Yoruba Leaders Hall of Fame

FAQs - Yoruba Leaders Hall of Fame


Generation after generation, Yoruba has always had individuals or group whose contribution to events during the time they live helped shape the course of history. From pre-history there were several of such men and women, and to date, there are  still  many of  such individuals,  whose contribution to the growth and development of Yoruba nation cannot be forgotten; while we may not list every individual, at least some  will be mentioned and their contributions.

Yoruba Heroes/Heroines

Contributions to Yoruba  Nation

Another historian of international repute, former vice-chancellor, University of Lagos from 1972-1978. Ade-Ajayi  like members of his generation documented our past and provided books for students to read. His generation moved our past from mere oral history to a chronological/documentation state. Their endeavors opened the way for more intellectual engagements in Nigeria. A humble and progressive leader whose love for the students cost him  his job as University of Lagos Vice-Chancelor in 1978.

Another historian of note whose work covered Yoruba history,.

The first vice-chancellor University of Ifẹ (now Ọbafẹmi Awolọwọ University).

An academia, administrator,  he developed and built Ifẹ varsity.

An economist of international repute; a scholar of London School of Economics and International Studies. Former university administrator.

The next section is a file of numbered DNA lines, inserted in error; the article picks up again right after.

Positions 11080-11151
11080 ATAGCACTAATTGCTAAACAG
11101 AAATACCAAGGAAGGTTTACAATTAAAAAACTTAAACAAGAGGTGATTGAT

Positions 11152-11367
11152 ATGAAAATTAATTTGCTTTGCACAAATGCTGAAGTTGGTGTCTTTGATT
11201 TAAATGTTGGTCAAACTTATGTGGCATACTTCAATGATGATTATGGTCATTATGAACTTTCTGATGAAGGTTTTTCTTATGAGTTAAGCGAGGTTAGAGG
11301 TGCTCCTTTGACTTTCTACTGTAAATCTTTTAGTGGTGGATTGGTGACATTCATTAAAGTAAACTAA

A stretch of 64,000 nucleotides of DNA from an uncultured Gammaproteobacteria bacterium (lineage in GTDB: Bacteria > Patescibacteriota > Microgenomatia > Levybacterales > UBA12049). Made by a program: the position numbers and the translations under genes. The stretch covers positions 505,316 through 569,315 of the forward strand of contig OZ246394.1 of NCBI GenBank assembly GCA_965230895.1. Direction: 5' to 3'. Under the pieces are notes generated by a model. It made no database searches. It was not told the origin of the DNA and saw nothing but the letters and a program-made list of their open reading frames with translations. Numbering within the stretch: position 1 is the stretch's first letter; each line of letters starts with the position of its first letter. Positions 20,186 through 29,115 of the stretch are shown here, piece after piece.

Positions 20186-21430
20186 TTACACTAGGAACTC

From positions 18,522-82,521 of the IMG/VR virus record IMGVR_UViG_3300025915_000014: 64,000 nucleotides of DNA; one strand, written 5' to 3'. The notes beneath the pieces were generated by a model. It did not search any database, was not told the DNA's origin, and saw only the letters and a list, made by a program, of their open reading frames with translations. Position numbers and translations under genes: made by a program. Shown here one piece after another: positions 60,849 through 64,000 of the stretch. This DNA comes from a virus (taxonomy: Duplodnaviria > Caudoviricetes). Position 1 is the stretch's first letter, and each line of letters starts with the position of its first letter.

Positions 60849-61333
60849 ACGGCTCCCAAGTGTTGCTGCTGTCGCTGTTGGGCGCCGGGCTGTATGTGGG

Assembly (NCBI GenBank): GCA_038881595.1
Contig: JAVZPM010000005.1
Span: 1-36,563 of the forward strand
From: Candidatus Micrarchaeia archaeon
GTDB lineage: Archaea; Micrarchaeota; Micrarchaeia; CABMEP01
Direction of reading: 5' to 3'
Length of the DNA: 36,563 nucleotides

An academia, a social commentator, scholar, economist, and the un-official federal government emissary during Nigeria/Biafra war. Aluko’s  verse knowledge in both micro/macro economics knew no bounds, and whenever he sneezed, Nigeria, then (especially, government) would catch cold. Sam Aluko,  a household name,  former economic adviser to Chief Adekunle Ajasin, and National Economic Intelligence Chairman from 1995 to 1998. Professor Aluko died in 2012.

A physician,  he started the Institute of Child Health, College of Medicine, Idi-Araba,  Lagos.

Professor of Literature, world acclaimed playwright, poet,  the 1986 Nobel prize winner in Literature. A civil rights’ activist, a defender of masses, enemy of injustice. Some of his works are: The Man Died, The Lion and The Jewel, The Trials of Brother Jero, A Dance of The Forest, Kongi Harvest; his poetry include “Abiku.”

A mechanical engineer, a man who recorded several firsts in many things he did; he completed B.Sc in Mechanical Engineering within three years. Above all, Awojọbi as a scholar  was several years ahead of his peers. He became the first African to be awarded D.Sc Mechanical Engineering, by Imperial College, London. The “Akọka Giant” or “Dead Easy” as fondly called was an author and inventor. 

One of his greatest inventions is the Autonov, the front and the rear drive military jeep (still on display at Faculty of Engineering Workshop, University of Lagos). A social crusader, an  activist above all, a humanist. He died in 1984 at the age of 46.

A civil engineer-turned-novelist, he had over ten novels to his credit. A man of incredible ability, at old age of over 90 years, he was still writing books. A man who was never defeated by odds of life, rather he conquered odds. Some of his books include: One Man, One Wife; One Man, One Matchet; Chief Honorable Minister; His Worshipful Majesty; and The Story of My Life. His books were read by many generations of Nigerians.


United States 38.2% United States
Nigeria 30.0% Nigeria
United Kingdom 16.8% United Kingdom

110  Countries

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